Republican lawmakers are presiding over the closure of rural and other hospitals from coast to coast by starving them of funds while nurses and the nation’s labor movement, with the support of progressive Democrats in the Senate and House, make rather push for more staff to provide good health care to more people.
Citing nursing shortages exacerbated by the burnout caused by the coronavirus, National Nurses United and several labor and congressional allies have relaunched their legislation mandating national standards for staff safety in medical facilities.
The safe staffing measure, by Rep. Jan Schakowsky, D-Ill., a strong supporter of NNU and its goals, faces an uncertain future in the Republican-led U.S. House. Sen. Sherrod Brown, D-Ohio, is the primary sponsor. Other union supporters include teachers (AFT), AFSCME and AFL-CIO.
Safe staffing is a longstanding cause of NNU, the leading national union for registered nurses. Her absence from local hospitals has led to a wave of information pickets, nurses’ day-long walkouts and other moves to draw public attention to the threat a nursing shortage poses. on patients.
Inspired by an NNU Safe Staffing Law imposed in its home base of California in 1999, the national bill mandates nurse-to-patient ratios in intensive care units, emergency rooms, intensive care units, cardiac care units and other medical areas where convenient round-the-clock care is a necessity.
Hospitals and insurers strongly oppose safe staffing and have ruled it out at previous congresses. Hospital bosses, many of whom are on seven-figure paychecks, say they must cut staff and can’t meet ratios because health insurers won’t pay — or pay enough — to attract newcomers. bedside nurses. Insurers, seeing staff safety as a threat to their high profits, are also opposed.
“It’s high time we acted on the evidence and gave nurses the support they deserve and put patients before profits,” NNU co-chair Jean Burger, RN, retorted. of the recent Capitol Hill press conference unveiling the legislation, HR2530.
With some safe staffing efforts at the state level stalled and others virtually unreachable in anti-worker Republican-led states, the NNU and its allies are once again looking to Congress. Safe staffing is key to “saving patient lives and stemming the exodus of nurses from the bedside,” says NNU.
Burger refutes hospital and insurer claims that the United States is experiencing a “nursing shortage.” She says these two industries caused it by refusing to pay nurses enough and turning a blind eye to poor working conditions, like back-to-back 12-hour shifts and long compulsory overtime. Burger noted that as a result, one million registered nurses are currently out of the field.
“This staffing crisis was fabricated by the hospital industry,” she said. “Many nurses have left the bedside because they don’t want to risk their patients’ lives by having to care for them in dangerous ways. This bill would return them to providing direct care at the bedside and in clinics by ensuring that their patients receive appropriate, safe, optimal and timely care.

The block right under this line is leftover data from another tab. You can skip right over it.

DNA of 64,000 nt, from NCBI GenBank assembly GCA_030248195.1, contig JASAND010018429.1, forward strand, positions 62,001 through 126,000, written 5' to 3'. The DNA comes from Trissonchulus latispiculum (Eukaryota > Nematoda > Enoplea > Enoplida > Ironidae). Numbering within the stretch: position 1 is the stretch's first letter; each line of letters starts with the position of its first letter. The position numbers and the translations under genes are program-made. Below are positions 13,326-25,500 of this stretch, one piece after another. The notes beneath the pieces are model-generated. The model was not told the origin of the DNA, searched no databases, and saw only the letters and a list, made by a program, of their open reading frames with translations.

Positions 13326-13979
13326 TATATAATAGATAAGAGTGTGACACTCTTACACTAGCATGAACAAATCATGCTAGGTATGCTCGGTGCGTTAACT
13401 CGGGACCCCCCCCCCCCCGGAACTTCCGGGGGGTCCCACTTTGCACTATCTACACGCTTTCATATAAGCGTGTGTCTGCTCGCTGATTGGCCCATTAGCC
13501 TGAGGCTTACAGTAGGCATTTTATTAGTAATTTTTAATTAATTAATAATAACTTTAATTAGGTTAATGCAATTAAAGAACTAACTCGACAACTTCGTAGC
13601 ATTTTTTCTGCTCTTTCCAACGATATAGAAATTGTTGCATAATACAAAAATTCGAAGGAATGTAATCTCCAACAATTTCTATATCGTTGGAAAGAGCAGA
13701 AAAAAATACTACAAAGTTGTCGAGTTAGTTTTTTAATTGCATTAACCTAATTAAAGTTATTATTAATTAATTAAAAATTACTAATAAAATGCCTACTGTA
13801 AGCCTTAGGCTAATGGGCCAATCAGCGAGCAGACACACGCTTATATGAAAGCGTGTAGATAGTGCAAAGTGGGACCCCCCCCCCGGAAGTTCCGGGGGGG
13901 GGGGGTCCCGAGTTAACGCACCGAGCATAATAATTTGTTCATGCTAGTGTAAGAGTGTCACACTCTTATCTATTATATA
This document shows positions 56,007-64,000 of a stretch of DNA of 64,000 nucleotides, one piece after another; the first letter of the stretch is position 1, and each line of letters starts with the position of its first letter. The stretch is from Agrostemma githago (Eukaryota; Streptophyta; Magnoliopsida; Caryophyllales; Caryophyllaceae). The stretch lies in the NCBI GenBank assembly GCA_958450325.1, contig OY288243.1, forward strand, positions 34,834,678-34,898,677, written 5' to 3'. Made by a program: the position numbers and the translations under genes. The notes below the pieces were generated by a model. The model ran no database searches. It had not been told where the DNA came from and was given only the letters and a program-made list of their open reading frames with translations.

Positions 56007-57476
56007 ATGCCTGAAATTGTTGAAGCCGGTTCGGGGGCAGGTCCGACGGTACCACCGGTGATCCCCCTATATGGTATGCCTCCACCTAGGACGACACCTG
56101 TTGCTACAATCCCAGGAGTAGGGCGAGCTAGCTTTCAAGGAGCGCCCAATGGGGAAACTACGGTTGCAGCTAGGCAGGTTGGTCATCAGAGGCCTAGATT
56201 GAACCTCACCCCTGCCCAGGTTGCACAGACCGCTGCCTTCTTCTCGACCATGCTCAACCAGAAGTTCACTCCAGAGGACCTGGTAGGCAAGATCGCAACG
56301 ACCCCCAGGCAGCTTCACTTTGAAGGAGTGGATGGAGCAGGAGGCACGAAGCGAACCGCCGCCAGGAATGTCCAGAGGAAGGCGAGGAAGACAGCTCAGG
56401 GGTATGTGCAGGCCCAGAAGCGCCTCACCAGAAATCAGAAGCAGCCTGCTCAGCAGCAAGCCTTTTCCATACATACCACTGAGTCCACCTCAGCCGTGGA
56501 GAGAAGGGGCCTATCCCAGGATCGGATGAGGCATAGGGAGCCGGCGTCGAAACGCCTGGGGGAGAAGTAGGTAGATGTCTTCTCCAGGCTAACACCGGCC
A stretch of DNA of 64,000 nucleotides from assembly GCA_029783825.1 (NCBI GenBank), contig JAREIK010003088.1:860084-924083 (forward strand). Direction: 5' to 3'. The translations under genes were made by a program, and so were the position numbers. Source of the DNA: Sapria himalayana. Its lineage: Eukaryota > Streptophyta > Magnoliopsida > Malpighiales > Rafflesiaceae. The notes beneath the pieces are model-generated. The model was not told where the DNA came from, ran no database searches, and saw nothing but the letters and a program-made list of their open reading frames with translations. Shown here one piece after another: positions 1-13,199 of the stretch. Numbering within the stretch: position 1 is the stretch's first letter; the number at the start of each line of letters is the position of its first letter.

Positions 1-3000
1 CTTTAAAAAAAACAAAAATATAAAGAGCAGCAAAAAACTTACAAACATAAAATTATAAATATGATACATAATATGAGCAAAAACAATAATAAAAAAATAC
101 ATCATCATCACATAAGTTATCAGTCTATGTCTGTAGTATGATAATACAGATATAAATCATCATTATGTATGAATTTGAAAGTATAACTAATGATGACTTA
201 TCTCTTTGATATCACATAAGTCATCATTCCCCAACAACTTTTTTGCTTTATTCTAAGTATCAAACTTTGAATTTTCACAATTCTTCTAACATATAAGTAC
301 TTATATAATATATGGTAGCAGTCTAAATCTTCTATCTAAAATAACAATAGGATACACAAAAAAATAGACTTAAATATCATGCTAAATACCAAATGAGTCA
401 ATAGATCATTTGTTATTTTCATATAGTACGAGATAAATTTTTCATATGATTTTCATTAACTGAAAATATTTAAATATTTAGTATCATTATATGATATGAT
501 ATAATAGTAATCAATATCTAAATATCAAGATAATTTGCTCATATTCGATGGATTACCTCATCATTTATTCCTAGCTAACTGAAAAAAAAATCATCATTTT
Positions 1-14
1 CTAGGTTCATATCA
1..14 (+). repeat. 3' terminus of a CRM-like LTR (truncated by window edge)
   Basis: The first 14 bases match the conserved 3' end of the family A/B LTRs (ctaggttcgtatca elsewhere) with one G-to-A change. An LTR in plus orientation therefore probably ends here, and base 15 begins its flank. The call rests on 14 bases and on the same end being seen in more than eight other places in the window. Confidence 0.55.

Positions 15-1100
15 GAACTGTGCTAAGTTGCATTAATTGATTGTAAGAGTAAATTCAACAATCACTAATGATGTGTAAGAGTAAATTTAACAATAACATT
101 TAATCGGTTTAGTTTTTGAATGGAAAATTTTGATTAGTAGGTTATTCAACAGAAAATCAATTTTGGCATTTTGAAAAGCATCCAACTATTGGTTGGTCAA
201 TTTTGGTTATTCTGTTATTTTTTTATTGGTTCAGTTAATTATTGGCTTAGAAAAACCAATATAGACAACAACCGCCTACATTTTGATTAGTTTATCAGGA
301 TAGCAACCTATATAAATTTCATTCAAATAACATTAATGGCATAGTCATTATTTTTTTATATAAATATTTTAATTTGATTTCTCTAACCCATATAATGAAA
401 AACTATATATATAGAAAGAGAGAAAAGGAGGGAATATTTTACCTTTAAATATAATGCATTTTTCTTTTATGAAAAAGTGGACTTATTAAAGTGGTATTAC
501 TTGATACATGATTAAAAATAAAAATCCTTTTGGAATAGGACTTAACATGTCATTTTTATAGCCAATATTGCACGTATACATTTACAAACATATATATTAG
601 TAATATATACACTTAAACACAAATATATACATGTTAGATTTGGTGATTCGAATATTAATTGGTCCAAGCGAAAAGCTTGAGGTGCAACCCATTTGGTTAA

“Numerous studies have shown that safe nurse-to-patient staffing ratios translate to better quality care for patients, lower health care costs and a better workplace for nurses,” Schakowsky said. at the Capitol Hill press conference. “For years I have spoken to exhausted nurses who said they came home at night wondering if they had forgotten to turn a patient over because they were way too stretched.
“The need for safe federal staffing standards is about nurses, patients, and everyone’s life,” Schakowsky said. “This bill will improve patient health by improving nursing care – establishing minimum ratios of registered nurses to patients in hospitals, providing whistleblower protection for nurses who advocate for their patients, and investing in training. and career development to retain hard-working nurses in the workforce.
Brown said much the same after meeting AIs in Dayton, Ohio.
“We know that safe staffing levels mean better patient outcomes. But too often, nurses are overstretched, caring for too many patients with insufficient support. Workers are the first line of defense in keeping Ohioans safe. We need to make sure there are enough of these workers on the job,” the senator said.
In a two-month NNU survey of at least 2,800 nurses at the end of 2022, “56.8% of hospital nurses said staffing had gotten slightly or much worse recently”, and half said claimed to have been forced to work excessive overtime.
In the past, NNU has flagged coronavirus as a key cause, as nurses burn out and leave and hospitals increase the number of patients each nurse has to care for, to levels unhealthy for RNs and patients.
Studies report that when there are too few nurses for too many patients, it results in preventable medical errors, preventable complications, nurse falls and injuries, longer hospital stays, readmission rates higher and higher death rates. These trends are especially true, adds NNU, in understaffed hospitals serving communities of color.
“Nurses are leaving hospitals because the staff and working conditions are terrible,” Eric Cromer, RN, said at Brown’s Ohio press conference. “The truth is that the nurses are exhausted. New nurses leave the profession within a few years and older nurses retire earlier. We need to make the profession something people want to be a part of, where it’s not going to cost you your sanity, your physical health, or force you to risk your license. We need secure staff ratios.
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